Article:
The recent Web 2.0 Expo in San Francisco was an upbeat affair showcasing a lot of interesting technology. The initial consumer-focused hype is receding as the next phase of “social business” adoption gathers momentum.
In this article, I’d like to share my thoughts about the state of Web 2.0, where it’s going, and what it means to a customer-centric business.
Web 2.0 is growing up
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Two years ago, when I wrote about the 2007 expo in Web 2.0 Powers Up People, most of the buzz was around social networking and user-created content—which as we all know has forever changed the balance of power between consumers and the companies attempting to “manage” them. In this year’s event, enterprise use of social computing played a much more prominent role.
In his keynote message, Tim O’Reilly (founder and CEO of O’Reilly Media), who coined the term “Web 2.0” some five years ago, said the term was not meant to be a version number. In other words, don’t look for “Web 3.0″—not from him, anyway.
Web 2.0 was meant to be a reflection of the successes that came after the dot-com bust. Namely, using the web as a platform and harnessing the collective intelligence of users, who create much of the content on their own.
Looking ahead, O’Reilly said his vision is for a “smarter” web that makes sense of the enormous amount of data now indexed by search engines. As for what to call this next phase, he said that he and John Battelle of Federated Media developed the term “Web 2.0 + World = Web Squared.”
Maybe some math geeks will love this, but personally, I don’t think “Web Squared” will take off. Do you pick up your “telephone 3.0” to make a call or live in a “car squared” just because the technology is upgraded? Maybe we’ll just go back to calling it the Web. Or, “cloud computing” could become a more dominant term.
Nevertheless, kudos to O’Reilly for using “Web 2.0” to galvanize the industry. Mission accomplished!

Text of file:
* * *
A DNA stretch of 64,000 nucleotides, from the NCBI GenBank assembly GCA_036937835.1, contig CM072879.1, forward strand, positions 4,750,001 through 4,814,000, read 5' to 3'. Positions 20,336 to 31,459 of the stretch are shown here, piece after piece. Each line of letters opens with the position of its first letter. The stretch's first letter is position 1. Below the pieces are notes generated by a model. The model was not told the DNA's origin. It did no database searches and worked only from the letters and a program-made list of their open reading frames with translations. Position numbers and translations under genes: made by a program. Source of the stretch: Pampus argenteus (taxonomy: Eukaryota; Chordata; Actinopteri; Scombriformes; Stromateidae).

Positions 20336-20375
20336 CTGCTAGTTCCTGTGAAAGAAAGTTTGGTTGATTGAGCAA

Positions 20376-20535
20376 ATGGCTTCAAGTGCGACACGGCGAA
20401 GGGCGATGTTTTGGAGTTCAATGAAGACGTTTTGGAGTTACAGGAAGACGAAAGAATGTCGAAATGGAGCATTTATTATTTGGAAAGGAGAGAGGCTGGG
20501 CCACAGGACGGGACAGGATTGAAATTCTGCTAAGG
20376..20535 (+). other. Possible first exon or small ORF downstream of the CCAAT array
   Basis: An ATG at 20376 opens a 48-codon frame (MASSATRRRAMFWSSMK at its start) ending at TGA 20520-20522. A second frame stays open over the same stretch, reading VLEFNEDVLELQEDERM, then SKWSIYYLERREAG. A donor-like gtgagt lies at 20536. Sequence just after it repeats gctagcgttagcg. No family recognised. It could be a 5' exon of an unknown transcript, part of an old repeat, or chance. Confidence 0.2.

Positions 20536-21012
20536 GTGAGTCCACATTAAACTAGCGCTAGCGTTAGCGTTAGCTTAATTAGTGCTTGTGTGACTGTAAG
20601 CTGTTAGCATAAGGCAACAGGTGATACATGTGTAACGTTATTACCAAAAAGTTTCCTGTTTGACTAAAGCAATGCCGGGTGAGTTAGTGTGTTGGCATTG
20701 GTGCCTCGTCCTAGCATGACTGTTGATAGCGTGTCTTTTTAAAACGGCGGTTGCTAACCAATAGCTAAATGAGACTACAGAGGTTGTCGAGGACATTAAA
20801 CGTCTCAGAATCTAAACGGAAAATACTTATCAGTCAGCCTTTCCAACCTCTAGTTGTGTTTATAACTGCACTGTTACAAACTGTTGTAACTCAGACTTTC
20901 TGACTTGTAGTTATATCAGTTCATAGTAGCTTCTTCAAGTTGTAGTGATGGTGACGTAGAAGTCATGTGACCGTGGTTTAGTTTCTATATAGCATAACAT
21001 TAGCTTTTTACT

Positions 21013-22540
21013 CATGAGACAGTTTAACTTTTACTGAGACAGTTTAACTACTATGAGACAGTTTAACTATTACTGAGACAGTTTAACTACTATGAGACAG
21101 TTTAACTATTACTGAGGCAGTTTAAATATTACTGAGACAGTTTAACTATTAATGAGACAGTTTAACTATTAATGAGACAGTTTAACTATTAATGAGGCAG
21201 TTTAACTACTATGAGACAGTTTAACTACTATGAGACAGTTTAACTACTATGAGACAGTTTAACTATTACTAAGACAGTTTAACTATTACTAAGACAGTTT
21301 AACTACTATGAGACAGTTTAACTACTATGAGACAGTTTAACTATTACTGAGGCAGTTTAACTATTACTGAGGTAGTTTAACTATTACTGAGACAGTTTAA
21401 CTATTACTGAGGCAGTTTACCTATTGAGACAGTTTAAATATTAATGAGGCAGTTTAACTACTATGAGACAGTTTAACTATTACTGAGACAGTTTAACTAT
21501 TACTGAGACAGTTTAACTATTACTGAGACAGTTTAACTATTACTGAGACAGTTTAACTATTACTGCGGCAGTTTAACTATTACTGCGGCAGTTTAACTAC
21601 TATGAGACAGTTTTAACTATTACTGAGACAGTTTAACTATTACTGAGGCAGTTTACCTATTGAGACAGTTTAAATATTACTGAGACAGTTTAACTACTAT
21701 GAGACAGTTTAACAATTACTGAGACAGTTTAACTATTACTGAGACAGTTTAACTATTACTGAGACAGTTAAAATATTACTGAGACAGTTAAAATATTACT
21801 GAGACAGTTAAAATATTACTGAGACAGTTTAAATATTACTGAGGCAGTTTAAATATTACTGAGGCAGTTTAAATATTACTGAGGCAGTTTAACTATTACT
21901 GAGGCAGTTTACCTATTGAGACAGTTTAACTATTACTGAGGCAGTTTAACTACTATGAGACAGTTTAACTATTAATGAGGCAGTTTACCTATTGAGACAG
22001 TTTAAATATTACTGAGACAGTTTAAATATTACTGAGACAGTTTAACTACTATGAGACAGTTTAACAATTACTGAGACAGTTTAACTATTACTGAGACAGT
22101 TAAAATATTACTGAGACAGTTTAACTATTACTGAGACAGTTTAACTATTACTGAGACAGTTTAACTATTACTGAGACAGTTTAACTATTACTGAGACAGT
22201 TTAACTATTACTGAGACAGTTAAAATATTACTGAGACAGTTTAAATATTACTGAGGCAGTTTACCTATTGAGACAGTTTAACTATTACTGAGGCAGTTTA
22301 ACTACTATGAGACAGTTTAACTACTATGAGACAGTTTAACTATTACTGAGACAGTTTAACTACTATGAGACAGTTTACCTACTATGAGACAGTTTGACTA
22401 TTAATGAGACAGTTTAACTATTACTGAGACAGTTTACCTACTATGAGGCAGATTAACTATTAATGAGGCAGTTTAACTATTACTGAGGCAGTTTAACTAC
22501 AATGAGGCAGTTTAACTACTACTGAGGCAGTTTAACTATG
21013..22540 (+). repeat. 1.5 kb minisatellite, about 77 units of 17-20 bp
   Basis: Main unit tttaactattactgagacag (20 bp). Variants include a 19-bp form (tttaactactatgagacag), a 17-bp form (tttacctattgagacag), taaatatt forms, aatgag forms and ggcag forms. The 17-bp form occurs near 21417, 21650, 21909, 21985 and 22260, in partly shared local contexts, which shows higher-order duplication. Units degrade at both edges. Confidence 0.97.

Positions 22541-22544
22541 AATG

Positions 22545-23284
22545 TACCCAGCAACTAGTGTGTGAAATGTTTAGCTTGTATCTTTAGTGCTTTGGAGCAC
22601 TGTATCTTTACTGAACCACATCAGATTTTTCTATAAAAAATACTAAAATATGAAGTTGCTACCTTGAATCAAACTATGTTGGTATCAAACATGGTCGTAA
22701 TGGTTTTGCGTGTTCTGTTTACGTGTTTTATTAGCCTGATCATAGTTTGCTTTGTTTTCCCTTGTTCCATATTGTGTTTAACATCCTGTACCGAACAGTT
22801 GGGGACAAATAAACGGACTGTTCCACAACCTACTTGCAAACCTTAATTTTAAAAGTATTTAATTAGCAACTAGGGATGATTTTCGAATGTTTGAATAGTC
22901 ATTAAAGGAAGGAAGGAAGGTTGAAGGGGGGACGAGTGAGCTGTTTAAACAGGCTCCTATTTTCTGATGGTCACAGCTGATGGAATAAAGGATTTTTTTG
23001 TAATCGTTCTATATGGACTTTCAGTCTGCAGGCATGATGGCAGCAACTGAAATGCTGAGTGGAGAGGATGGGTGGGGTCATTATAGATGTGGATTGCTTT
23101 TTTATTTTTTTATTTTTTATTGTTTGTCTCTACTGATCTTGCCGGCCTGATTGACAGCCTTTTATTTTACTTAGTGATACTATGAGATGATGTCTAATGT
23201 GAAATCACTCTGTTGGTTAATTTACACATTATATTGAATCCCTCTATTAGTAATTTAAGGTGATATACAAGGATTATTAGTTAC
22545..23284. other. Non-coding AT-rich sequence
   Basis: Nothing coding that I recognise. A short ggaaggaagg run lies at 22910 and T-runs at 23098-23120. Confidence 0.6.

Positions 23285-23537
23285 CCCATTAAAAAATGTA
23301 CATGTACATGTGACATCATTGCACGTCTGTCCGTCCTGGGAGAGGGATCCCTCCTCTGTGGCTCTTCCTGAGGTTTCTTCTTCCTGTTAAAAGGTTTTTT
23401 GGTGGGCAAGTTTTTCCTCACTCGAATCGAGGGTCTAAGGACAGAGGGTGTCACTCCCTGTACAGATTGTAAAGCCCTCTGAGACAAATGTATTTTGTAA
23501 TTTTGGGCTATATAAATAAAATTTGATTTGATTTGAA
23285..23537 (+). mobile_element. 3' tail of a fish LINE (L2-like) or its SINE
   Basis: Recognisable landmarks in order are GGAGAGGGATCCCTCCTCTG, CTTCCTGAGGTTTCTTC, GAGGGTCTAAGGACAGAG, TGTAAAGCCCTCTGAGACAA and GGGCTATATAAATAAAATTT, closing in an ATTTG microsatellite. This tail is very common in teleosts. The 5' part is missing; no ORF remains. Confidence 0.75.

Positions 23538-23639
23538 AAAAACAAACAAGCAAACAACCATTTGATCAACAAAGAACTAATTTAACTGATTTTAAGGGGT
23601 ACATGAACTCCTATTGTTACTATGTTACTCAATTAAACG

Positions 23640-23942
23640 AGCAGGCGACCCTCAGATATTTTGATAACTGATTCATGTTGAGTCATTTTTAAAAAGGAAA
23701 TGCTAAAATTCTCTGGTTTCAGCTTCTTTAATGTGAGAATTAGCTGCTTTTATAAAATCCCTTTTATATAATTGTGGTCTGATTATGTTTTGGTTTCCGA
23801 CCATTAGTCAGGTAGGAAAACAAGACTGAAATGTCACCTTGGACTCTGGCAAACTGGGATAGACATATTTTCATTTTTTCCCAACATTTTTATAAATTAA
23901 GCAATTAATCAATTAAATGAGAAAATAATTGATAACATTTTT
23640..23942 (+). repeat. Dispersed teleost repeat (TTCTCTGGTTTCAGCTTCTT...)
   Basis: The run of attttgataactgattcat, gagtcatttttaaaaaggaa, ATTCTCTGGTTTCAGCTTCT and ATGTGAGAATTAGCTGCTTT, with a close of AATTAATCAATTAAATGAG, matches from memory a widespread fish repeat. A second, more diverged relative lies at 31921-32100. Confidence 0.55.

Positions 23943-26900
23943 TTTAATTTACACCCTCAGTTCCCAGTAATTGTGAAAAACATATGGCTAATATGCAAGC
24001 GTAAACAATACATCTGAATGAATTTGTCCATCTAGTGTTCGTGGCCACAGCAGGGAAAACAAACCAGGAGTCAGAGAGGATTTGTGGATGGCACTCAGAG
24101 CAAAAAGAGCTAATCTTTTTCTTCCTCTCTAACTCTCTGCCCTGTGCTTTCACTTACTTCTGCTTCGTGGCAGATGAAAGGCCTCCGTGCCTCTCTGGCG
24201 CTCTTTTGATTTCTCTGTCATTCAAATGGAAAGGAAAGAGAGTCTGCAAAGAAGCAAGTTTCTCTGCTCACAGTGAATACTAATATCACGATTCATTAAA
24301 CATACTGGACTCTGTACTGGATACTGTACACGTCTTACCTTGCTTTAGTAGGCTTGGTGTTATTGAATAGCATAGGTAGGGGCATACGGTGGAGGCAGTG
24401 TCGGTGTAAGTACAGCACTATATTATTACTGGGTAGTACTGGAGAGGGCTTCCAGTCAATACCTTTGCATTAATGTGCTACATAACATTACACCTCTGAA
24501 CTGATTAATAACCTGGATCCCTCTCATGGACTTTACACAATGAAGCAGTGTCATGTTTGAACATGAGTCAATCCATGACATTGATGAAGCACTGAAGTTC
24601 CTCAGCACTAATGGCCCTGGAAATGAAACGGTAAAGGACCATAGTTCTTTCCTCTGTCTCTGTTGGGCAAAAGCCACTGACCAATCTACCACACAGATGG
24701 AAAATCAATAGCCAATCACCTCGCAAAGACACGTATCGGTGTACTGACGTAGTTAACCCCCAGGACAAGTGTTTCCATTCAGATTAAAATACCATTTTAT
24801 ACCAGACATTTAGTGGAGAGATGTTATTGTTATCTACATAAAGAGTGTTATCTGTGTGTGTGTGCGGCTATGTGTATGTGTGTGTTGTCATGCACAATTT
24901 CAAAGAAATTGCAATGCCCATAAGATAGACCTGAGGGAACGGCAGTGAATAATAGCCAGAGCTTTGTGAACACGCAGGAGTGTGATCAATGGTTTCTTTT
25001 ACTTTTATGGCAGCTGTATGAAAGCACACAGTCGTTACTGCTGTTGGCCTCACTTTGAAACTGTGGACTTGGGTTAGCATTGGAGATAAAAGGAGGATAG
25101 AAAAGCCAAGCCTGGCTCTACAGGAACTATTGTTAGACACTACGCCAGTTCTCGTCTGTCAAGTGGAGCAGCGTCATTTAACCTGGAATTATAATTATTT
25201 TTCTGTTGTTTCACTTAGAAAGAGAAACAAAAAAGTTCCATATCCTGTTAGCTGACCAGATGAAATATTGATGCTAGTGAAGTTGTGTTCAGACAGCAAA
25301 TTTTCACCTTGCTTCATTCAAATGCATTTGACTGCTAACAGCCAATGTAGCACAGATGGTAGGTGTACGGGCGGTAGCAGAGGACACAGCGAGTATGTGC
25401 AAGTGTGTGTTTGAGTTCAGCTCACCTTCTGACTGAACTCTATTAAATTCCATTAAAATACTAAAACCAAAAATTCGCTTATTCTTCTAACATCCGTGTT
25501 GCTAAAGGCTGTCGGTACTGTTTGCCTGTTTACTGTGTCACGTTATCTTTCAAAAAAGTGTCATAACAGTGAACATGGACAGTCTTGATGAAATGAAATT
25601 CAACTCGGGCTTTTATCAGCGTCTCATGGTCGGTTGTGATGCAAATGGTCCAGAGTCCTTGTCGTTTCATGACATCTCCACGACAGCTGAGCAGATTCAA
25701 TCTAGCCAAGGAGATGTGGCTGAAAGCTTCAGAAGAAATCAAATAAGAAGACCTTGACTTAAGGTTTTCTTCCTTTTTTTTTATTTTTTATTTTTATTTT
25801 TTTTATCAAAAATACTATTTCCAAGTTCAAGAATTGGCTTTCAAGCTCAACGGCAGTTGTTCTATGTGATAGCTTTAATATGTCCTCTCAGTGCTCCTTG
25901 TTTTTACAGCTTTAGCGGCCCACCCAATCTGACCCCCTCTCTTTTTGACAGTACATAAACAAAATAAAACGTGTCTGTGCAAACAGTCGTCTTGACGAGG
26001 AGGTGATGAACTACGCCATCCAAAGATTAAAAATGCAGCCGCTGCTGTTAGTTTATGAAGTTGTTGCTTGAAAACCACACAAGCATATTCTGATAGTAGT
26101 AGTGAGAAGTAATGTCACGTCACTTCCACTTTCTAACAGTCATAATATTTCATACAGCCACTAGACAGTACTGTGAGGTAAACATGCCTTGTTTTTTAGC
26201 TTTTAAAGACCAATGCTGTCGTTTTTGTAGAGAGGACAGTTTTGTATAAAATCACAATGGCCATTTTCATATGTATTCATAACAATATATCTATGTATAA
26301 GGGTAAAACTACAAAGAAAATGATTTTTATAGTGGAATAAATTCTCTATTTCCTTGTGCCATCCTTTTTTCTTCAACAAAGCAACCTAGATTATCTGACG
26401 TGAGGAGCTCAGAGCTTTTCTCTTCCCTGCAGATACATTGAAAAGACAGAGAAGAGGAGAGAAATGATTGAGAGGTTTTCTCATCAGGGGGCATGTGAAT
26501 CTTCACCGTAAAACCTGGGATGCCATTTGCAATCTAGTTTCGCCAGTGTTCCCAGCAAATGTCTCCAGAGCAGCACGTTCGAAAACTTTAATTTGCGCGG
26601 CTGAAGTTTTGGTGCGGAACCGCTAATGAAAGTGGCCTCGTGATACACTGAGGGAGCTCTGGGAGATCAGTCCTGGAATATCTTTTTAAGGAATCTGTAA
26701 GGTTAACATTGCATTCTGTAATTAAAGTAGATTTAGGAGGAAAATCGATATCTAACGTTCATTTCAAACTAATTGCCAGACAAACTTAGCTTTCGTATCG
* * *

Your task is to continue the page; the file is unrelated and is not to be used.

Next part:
How can you tell when something has really gained momentum? When the MISO software vendors started paying attention and investing serious money. MISO stands for those four titans of the technology industry: Microsoft, IBM, SAP and Oracle.
Microsoft had a big presence at the show and Stephen Elop, President of Microsoft Business Division (which handles Office, SharePoint, and Dynamics CRM) was in fine form as he pushed the company’s “software plus services” message in a Q&A with O’Reilly. Elop alluded to a future convergence of CRM and SharePoint, which makes sense to me if their CRM solution is going to step bravely into a more collaborative world.
Two years ago, Big Blue had a smallish booth pitching Lotus Connections as a solution for internal collaboration. But that has definitely changed, with the addition of more social technologies, improved navigation and integration to CRM solutions. Lotus Connections 2.0, due out in June, will offer a social network analysis/visualization tool called Atlas. This has really interesting possibilities for companies to figure out who is really contributing to an organization. Also note that IBM is investing heavily ($100M according to a booth rep) in a social computing think tank.
Side note: Social network analysis could usher in a new era of “employee value management.” In the future, your value as an employee could be determined by the number, type and strength of connections that you have internally and externally.
SAP and Oracle weren’t part of this event, but don’t underestimate the long-term social intentions of either company. In the short-term, expect to see more Web 2.0 features added to existing products, like Oracle is doing with its Social CRM offerings. But you’ll know they’re really serious about the collaborative web when they buy one of the innovators. More on them, below.
For the MISO vendors, I give IBM the edge in selling a more complete/robust application suite and Oracle the nod for putting “social” into marketing play for the internally-focused “CRM 2.0” world at least. Microsoft can build off its SharePoint product, but I think progress will be slow, much like the five years it took create a credible CRM solution. And SAP? Well, ironically, this is the company that heavily used “collaboration” in its marketing a few years ago. But, rumors are circulating about the uncertain future of SAP’s social media strategy.
While the MISO vendors help validate a trend, it’s the smaller vendors that really drive innovation. And I don’t mean just start-ups here. Many of the vendors of “social business” solutions have been in business for five to 10 years or more, have dozens to hundreds of customers and book tens of millions of dollars per year. Twitter could use some of that largess right now.
SaaS pioneer Salesforce.com now has thousands of customers and books $1B/year in revenue, mostly from its sales automation solution. However, in the past year Salesforce.com has been pushing its cloud platform (Force.com) and Web 2.0 features are rapidly being introduced. Unlike Oracle, which so far seems mainly concerned with internal sales collaboration, Salesforce.com also connects to the outside world of Facebook and Twitter, and integrates nicely with community solutions from Lithium and others.